“Modi’s Highways Can’t Hide Job Crisis: Rising Inequality Shapes India’s Election”

By Hannah Ellis-Petersen and Aakash Hassan in Maharashtra

As India’s election approaches, rising inequality is a significant issue. Prime Minister Narendra Modi’s government has built impressive highways and infrastructure, but many Indians are still struggling to find jobs.

Wealthy Elite vs. Jobless Masses

India’s richest man, Mukesh Ambani, recently hosted a lavish pre-wedding party for his son, spending $150 million. This event highlights the growing number of billionaires in India. Last year, there were 200 Indians on the Forbes billionaires list, and Mumbai is now Asia’s “billionaire capital” behind London and New York.

Economic Growth or Illusion?

Modi’s government claims that India is the world’s fastest-growing economy, with a GDP growth of 7.6% in 2023. Economist Surjit Bhalla says Modi has “eliminated extreme poverty.” However, many experts argue that this growth mainly benefits the wealthy, increasing inequality. According to a World Inequality Lab report, India’s top 1% now own more than 40% of the country’s wealth.

The Reality of Unemployment

Unemployment is a major concern. A survey by Lokniti found that over 60% of people say it’s harder to find a job. Economist Ashoka Mody criticizes the government’s growth figures, calling them misleading.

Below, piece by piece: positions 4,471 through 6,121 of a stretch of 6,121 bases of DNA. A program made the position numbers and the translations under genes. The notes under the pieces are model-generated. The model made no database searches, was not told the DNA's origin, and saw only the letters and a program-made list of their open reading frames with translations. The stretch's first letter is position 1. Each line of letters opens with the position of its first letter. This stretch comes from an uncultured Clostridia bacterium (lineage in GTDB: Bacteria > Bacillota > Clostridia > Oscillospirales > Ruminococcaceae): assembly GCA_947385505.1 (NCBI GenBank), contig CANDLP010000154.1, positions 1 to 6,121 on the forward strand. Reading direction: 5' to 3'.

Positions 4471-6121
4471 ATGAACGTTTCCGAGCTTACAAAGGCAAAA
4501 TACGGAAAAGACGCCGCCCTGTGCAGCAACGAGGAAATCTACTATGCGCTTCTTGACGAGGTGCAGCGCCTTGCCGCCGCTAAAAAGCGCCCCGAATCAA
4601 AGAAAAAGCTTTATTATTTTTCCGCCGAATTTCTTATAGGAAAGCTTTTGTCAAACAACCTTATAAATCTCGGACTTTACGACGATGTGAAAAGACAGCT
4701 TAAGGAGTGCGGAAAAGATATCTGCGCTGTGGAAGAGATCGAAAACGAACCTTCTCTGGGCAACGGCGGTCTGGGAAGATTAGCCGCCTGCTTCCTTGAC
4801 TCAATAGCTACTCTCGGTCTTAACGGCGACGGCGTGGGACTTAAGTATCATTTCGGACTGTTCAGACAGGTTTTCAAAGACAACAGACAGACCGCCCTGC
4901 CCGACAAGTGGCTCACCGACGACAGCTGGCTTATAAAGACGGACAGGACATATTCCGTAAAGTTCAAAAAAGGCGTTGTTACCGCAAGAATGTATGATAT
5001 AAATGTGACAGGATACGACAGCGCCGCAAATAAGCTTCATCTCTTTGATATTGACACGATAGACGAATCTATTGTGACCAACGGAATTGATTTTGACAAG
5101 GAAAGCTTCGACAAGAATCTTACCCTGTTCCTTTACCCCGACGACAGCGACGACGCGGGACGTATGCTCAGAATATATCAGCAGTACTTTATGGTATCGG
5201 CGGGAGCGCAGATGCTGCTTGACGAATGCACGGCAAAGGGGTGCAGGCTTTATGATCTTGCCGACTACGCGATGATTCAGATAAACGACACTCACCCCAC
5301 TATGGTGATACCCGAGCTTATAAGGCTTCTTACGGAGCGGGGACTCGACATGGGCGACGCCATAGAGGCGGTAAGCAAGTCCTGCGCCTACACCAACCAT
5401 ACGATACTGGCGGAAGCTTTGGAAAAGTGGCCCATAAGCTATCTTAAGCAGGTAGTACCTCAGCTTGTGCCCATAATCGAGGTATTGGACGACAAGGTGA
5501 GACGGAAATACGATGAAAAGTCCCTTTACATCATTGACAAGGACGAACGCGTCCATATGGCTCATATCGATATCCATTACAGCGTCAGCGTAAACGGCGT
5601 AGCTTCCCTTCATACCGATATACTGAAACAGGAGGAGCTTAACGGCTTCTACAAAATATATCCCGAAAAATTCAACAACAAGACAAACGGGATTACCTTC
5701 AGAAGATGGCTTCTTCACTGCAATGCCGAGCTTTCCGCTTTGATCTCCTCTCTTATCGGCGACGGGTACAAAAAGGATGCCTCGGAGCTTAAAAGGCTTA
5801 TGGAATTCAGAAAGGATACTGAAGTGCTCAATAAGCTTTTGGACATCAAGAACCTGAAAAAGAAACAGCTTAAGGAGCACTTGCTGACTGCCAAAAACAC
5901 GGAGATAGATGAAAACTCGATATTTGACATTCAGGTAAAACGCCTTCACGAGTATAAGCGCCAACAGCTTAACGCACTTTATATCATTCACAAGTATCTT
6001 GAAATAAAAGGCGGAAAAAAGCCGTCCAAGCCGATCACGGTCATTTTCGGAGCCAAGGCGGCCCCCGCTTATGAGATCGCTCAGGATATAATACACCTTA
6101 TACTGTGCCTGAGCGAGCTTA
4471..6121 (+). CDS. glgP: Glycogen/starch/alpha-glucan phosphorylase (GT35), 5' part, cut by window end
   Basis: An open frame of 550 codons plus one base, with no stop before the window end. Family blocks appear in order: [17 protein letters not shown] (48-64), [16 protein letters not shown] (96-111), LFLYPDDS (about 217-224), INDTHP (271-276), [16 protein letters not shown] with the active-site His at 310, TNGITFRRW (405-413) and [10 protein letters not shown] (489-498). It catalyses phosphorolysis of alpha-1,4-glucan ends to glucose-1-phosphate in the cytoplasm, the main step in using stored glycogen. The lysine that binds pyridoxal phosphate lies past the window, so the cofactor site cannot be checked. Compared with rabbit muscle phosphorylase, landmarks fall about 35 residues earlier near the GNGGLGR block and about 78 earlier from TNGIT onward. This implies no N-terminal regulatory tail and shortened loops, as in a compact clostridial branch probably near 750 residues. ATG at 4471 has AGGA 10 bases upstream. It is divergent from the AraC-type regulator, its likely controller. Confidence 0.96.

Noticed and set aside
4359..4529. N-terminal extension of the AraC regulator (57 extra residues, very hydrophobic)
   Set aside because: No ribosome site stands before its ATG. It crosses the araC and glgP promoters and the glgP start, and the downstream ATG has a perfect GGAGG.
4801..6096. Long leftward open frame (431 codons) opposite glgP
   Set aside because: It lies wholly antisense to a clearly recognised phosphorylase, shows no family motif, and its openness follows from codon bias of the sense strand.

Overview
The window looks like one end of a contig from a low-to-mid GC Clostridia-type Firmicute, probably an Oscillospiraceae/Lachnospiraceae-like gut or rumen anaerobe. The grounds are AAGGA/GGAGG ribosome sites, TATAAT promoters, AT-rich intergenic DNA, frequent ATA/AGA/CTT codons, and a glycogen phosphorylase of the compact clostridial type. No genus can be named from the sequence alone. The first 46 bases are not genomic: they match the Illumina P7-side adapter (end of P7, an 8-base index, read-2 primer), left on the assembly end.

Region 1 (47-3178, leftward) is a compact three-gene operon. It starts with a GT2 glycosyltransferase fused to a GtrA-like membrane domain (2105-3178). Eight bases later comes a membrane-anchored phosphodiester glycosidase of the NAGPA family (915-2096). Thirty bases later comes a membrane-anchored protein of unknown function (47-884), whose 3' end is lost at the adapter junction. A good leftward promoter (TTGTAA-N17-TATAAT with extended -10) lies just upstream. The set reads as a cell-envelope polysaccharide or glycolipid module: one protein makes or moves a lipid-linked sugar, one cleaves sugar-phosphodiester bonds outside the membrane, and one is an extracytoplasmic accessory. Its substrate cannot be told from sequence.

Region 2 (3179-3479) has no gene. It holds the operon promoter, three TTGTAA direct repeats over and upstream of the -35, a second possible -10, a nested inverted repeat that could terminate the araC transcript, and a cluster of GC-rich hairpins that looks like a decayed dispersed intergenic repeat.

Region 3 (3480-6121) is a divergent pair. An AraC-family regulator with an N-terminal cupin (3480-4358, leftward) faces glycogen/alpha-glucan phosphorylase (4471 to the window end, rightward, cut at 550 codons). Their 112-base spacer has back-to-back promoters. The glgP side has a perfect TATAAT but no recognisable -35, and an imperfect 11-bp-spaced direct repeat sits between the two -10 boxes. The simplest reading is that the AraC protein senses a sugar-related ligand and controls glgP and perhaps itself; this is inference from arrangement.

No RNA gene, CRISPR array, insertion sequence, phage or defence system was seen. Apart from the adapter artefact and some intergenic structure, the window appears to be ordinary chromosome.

In rural areas like Melghat, Maharashtra, people like Ranjanee Ramcharan Bethekar struggle to survive. Bethekar, who earns just £2 a day, relies on government “freebies” like 25kg of free rice and wheat monthly. Despite welfare programs, these are often insufficient.

Promises vs. Reality

Modi’s welfare schemes, like building toilets and providing drinking water, are part of his re-election campaign. However, many promises remain unfulfilled. Economist Reetika Khera says Modi takes credit for pre-existing schemes and exaggerates their impact.

Education Without Jobs

Many educated Indians can’t find jobs. In Waifad, Maharashtra, young men with degrees are forced to return to farming due to the lack of opportunities. Chetan Mahualkar, with a bachelor’s degree, and Mahadev Uike, with a master’s in mathematics, both struggle to find work. Despite Modi’s promises of job creation, skepticism remains high.

A Call for Change

As Modi campaigns for a third term, the disparity between India’s wealthy elite and the struggling masses could impact his popularity. Many young people, frustrated with the lack of job opportunities, are looking for change.

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